Sir Ian Blair, the Met Commissioner who defended his force after its murder of Jean Charles de Menezes has attacked the European Court of Human Rights for declaring Section 44 of the Terrorism Act in contravention with the European Convention on Human Rights (ECHR):
It is important to understand that the power granted by this legislation is entirely different to that provided for stop and search for drugs, stolen goods and weapons. For those offences, police have to have reasonable suspicion that an individual may have such items upon them. The whole point of Section 44 is that that is not required: this is a process, akin to an airport search, designed to make clear to terrorists that they are at risk, however covert their behaviour, of being searched and having their details logged at random.
Were the power to be abolished or unduly curtailed in its application – although as Lord Carlile suggests, there may be merit in a limited review following this judgment – two consequences are likely. The first is that it would be almost inevitable that police officers would, as a pragmatic solution, begin to target these kind of searches much more closely on the particular community from which the current threat is seen mainly but not exclusively to come, young Muslims, with all the increase in alienation that would engender. Inconvenience shared must be preferable. Second, and avoidably, Britain would simply be less safe.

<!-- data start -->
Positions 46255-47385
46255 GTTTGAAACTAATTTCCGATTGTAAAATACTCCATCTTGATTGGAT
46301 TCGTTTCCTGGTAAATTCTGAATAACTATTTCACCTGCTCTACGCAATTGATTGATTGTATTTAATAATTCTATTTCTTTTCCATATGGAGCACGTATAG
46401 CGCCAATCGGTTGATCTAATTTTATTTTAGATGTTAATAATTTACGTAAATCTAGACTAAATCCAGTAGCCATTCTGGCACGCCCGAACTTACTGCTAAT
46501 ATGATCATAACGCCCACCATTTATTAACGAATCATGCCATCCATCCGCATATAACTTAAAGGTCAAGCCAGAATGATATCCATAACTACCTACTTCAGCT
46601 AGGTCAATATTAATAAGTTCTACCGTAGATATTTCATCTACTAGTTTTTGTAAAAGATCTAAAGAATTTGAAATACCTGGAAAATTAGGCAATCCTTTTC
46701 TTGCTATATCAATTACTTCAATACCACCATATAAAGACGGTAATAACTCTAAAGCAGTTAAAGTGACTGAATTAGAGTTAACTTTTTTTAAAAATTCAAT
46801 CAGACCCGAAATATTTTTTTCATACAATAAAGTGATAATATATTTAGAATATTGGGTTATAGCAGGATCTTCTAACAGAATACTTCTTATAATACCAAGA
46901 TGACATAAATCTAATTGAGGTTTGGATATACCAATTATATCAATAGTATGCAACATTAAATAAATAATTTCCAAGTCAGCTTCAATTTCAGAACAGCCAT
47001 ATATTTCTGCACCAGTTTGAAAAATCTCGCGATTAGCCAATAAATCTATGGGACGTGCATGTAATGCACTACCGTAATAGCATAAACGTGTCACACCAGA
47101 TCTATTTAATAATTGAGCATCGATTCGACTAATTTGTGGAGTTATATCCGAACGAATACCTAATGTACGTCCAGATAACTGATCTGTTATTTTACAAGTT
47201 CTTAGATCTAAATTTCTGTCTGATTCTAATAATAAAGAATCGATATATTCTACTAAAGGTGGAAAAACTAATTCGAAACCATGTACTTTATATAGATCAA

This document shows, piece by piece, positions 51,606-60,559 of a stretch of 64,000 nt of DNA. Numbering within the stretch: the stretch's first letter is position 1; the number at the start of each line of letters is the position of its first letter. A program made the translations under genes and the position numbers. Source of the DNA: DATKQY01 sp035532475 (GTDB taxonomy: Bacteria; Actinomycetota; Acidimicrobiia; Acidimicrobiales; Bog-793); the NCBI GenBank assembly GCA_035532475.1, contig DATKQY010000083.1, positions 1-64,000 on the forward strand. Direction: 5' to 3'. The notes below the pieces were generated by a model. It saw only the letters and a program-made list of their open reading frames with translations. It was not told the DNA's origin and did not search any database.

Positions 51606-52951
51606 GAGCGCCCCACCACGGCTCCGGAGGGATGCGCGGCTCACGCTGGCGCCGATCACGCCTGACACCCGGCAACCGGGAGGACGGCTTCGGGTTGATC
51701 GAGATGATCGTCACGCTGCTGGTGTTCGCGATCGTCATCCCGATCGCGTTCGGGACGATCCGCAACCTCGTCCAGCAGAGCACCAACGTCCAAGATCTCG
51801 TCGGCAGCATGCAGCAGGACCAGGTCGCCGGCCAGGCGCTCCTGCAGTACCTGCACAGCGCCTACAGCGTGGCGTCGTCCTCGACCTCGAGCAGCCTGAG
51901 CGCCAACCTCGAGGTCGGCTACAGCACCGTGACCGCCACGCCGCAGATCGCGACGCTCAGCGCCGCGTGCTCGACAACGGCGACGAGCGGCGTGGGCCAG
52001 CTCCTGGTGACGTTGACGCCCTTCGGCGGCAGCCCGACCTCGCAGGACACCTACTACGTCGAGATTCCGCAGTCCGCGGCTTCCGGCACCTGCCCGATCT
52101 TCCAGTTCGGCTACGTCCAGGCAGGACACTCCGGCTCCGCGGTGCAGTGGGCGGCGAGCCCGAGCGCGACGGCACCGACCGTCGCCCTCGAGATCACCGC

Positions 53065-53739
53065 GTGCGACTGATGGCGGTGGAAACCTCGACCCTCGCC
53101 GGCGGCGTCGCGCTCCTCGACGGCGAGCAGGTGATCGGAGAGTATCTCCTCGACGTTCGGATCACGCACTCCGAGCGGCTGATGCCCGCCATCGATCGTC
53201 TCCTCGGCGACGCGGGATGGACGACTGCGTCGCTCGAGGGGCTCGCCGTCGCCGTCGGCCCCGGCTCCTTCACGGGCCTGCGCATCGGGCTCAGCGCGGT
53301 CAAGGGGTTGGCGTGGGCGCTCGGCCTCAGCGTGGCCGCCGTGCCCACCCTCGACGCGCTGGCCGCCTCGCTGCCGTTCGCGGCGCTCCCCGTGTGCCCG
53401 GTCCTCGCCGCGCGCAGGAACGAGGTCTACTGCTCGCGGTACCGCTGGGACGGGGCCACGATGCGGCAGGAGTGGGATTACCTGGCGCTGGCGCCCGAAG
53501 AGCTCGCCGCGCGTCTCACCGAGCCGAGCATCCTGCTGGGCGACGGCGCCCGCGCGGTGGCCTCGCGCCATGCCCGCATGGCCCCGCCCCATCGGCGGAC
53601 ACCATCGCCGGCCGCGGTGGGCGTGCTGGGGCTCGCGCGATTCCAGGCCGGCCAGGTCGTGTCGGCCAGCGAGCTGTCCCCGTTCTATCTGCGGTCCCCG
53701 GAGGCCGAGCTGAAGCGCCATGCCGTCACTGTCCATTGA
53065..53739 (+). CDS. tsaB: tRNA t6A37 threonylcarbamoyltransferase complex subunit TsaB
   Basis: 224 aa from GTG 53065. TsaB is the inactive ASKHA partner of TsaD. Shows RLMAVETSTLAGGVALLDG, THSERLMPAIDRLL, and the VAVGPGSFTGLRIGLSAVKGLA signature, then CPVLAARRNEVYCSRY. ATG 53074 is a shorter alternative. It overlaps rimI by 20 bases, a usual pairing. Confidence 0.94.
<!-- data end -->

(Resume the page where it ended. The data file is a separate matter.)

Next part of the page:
What a complete and utter idiot. Inconvenience shared? Britain less safe? What on earth is this madman going on about? The inconvenience is far from shared:
Last year it was revealed that since May 2007 the number of searches under section 44 powers had risen by 322% for black people, 277% for Asian people, but only 185% for white people. The result was that police reportedly increased the searches in order to balance racial quotas, in one instance mounting an operation at the entrance of the British Library in London.
I myself have been on the receiving end of a search, when I was taking entirely lawful photos in an entirely lawful place. When I complained about the search the Met officer admitted they had only stopped me because I was white, and in that borough most of their stops were Asian or black. It’s also not remotely clear what benefit Section 44 has actually had. How on earth would losing arbitrary power to stop and search, which is frequently abused actually make the country less safe? By no longer stopping photographers taking photos of tall buildings? I can’t believe this blithering idiot was actually in charge of the Metropolitan Police. The ECHR accepts that this power is arbitrary, is thus used arbitrarily and as a result breaks our human right of privacy. Bizarrely as Porter says, the same government which introduced the Human Rights Act, has decided to appeal the court’s ruling.
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